Growing up in Drouin, Victoria, my dad wasn’t really around much. And when he was, well, let’s just say that I don’t have real good memories of those times.
But my mum was always there for my sister and I. She stepped up to play the roles of both parent and made absolute sure that we never missed out on anything. My sister became a professional netballer and obviously I played football. So as kids she had to drive us everywhere – often my sister was playing in Melbourne and I was playing footy all around regional Victoria. My mum just always made sure we had everything we needed.
The way things were with my dad really showed me what not to do. I always knew that I wanted to go about fatherhood a different way. When my daughter Matilda was born (in 2015) I was determined to be a good dad.
The AFL culture has changed towards fatherhood. It’s more supportive now – the clubs offer crèches and recognise that many players do have to juggle those roles. Clubs don’t just want you to be a good player any more, they want you to be a good person. Fatherhood is a big part of that.
Going through a relationship break-up as a dad was really hard. Suddenly my daughter was removed from my care. At the start, I was in a position where sometimes I was only seeing her every second weekend. That was a real low-point for me.
Trying to deal with all that while also trying to be a professional athlete was difficult. You’ve got to be so focused as a player and when you’ve so much else going on in your mind it’s tough. I was having to rock up and train while all the time I was thinking about when was I going to be able see my daughter again. It was a struggle and probably did affect my football.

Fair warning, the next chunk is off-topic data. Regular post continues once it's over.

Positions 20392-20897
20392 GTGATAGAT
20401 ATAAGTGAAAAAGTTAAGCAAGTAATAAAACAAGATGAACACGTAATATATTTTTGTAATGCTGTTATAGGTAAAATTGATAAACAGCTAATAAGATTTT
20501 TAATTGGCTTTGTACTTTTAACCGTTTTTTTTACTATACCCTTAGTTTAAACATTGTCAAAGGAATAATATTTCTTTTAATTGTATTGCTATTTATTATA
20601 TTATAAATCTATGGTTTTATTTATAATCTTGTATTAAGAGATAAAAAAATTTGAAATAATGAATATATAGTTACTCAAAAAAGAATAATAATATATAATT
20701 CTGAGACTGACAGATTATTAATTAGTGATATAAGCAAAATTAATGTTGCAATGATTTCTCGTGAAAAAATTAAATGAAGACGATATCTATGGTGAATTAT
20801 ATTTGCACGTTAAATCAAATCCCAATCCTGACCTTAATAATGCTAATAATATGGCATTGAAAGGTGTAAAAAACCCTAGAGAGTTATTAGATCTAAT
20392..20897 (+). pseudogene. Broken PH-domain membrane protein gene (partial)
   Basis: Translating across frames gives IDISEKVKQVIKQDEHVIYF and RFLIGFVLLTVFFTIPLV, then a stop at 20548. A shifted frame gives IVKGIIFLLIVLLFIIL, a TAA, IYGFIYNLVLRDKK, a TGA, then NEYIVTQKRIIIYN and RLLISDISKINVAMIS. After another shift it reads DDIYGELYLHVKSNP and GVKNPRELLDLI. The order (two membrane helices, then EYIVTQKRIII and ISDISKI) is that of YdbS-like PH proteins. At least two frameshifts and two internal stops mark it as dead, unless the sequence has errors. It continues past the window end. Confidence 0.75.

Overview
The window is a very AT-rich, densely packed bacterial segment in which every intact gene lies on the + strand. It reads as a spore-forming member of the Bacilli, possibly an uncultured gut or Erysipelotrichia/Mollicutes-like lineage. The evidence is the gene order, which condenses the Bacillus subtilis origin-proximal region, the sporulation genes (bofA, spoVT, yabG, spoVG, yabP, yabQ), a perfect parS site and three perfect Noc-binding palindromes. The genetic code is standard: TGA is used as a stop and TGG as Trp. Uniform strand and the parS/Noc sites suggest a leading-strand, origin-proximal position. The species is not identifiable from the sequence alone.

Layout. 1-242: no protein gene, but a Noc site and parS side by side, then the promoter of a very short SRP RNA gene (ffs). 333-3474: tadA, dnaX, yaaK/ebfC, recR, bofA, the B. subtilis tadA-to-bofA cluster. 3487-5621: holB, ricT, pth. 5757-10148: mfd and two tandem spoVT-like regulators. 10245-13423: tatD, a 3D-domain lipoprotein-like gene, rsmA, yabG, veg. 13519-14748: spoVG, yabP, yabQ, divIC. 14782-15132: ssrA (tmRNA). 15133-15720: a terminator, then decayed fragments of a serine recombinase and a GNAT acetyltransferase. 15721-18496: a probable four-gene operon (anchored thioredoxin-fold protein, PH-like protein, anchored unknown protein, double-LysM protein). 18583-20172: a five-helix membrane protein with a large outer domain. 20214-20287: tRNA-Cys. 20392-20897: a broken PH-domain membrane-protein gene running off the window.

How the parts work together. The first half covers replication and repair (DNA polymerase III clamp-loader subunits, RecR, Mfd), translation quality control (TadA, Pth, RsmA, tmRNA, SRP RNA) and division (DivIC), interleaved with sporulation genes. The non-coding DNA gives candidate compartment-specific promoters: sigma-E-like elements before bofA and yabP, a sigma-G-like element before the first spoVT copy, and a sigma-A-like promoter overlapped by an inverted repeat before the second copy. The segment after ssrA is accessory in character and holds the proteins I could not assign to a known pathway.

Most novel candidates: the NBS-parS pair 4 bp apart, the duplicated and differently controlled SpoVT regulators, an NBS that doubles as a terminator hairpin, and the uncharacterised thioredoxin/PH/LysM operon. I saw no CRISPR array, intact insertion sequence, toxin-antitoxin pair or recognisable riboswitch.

What advice would I give to another dad going through a break-up? Talk to people. Realise you don’t have to figure it all out on your own. Talk to your mates or talk to professionals. I was lucky being at a football club where they had psychologists and counsellors. I started seeing a counsellor. Talking things over helped a lot. It lifted a lot of the weight off my shoulders.
It also helped me to simplify what I really needed to do. I realised that I needed my job playing football to support my family. And it reinforced to me that I needed to be the best dad that I could possibly be.
One of the biggest things I learned (about co-parenting) is to try and appreciate the time that I do have with Tilly instead of focusing on all the time when we’re not together. When I’ve got her we do so much together – ballet concerts in the living room, kicking the footy in the street, riding bikes… We just try and make the most of our time.
The part of my dad-game that I’m working on now is trying to strike that parental balance between being the good-time guy and being the disciplinarian. Because I don’t have my daughter with me all the time, I want her to enjoy our time together. But I need to find a way to provide the discipline too. So it’s that good cop / bad cop dilemma.
My children’s book came about just from hanging out with Tilly and making up stories and rhymes. A couple of years later all that has turned into a hard-cover book. What’s my advice about toilet training? Mate, it’s all about patience. Everyone wants it to happen as quickly as possible. But you just have to be patient until one day everything finally just clicks…
Poopy Pants and Potty Rants is on sale now. Buy it here